Q: I'd like to start a brick-and-mortar
educational bookstore for kids and then take it online, but I can't find any good sources of information on the industry. How do I
get a list of book distributors and publishers and arrange for them to ship their products to me?
-- W.B., Long Beach, Calif.
A: Even before Amazon.com and its ilk came along, independent bookstores faced intense competition from discount
chains that could readily undersell them. The squeeze on profit margins has only gotten more intense since online booksellers came
into the picture.
Before you start contacting wholesalers and ordering inventory, you need to become familiar with the realities of owning an
independent bookstore and the economics of the book-selling industry in general. Then decide whether this business is really right
for you. Your options include taking some courses, reading up on the industry, or being mentored by an independent bookstore owner.
You can do all three through the American Booksellers Assn., a trade group located in Tarrytown, N.Y. The ABA's Web site offers good information on its Professional Development page,
including how-to articles, beginner's courses, marketing tools and tips, statistics on book sales, e-commerce solutions for
bookstores going online, industry outlook columns, and surveys of book-buying habits.
Some of the general information on the site is available to the public, but most of the specific advice is limited to members
and provisional members. As a prospective bookstore owner, you can become a provisional member via the Web site.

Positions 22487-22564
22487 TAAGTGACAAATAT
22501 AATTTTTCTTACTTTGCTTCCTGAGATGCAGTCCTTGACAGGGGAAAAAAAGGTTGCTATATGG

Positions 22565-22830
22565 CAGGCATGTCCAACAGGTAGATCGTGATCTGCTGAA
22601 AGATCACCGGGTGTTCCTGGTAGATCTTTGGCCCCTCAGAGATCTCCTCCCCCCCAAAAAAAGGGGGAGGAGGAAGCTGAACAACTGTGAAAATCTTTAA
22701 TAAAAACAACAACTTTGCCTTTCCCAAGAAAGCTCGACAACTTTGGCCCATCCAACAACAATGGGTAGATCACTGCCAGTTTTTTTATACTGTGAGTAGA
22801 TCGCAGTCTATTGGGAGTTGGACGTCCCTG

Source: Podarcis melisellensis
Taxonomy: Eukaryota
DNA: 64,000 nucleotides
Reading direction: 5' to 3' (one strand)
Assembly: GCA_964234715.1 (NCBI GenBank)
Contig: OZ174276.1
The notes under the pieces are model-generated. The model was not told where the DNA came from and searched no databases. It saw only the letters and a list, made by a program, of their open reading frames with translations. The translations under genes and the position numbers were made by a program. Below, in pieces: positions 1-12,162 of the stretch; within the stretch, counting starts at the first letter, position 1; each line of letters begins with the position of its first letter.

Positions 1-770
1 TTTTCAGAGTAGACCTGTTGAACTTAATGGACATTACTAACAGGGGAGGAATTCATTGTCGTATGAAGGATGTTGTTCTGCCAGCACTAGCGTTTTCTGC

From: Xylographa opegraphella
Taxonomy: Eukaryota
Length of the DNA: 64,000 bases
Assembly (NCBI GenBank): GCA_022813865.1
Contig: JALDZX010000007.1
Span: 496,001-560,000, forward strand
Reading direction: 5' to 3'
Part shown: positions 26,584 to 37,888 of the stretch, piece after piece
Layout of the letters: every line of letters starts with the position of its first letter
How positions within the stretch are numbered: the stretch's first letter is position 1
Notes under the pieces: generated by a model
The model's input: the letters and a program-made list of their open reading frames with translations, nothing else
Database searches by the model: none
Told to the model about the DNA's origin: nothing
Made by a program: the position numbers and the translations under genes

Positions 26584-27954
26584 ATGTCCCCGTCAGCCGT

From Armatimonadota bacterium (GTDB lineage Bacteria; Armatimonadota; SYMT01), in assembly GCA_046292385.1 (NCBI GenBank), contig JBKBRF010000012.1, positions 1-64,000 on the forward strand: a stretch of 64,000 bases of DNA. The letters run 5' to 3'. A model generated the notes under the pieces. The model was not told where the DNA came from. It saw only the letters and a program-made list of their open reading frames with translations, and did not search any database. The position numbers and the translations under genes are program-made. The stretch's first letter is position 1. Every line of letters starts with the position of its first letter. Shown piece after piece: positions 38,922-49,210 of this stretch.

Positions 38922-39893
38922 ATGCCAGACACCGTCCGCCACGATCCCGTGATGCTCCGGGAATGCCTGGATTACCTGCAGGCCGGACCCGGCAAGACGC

Annual dues are $175, plus there's a one-time $25 processing fee. Provisional membership entitles you to the group's weekly
publication, Bookselling This Week, and a copy of The
ABA Book Buyer's Handbook.
The group will also hold a two-day Prospective Booksellers School in conjunction with its trade show, BookExpo America 2000,
which is being held in Chicago on June 1-2. The course covers "every aspect of opening and operating a bookstore...from selecting
the ideal site to store layout and design to financial management," according to the Web site. The $175 course fee includes
admission to BookExpo America. You must register in advance. Call (800) 637-0037 x1249 or e-mail email@example.com.
If you decide to get into this business, the process of developing relationships with book wholesalers and distributors is the
same as it would be for any retailer in the early stages of contracting with vendors, says Richard Scott, managing editor of
Bookselling This Week. "You'll have to identify the major and minor suppliers that you want to purchase from, contact them
about becoming a customer, go through their credit-approval process, and then begin ordering your inventory from their catalogs,"
he says. Two of the largest book wholesalers are Ingram Book Group and Baker & Taylor. Since you're interested in specializing in children's books, you might
also be interested in contacting the Children's Book Council .
Have a question about running your business? Ask our small-business experts. Send us an E-mail at firstname.lastname@example.org, or write to Smart Answers, BW Online,
Avenue of the
Americas, New York, NY 10020. Please include your real name and phone number in case we need more information; only
city will be printed.
Because of the volume of mail, we won't be able to respond to all questions personally.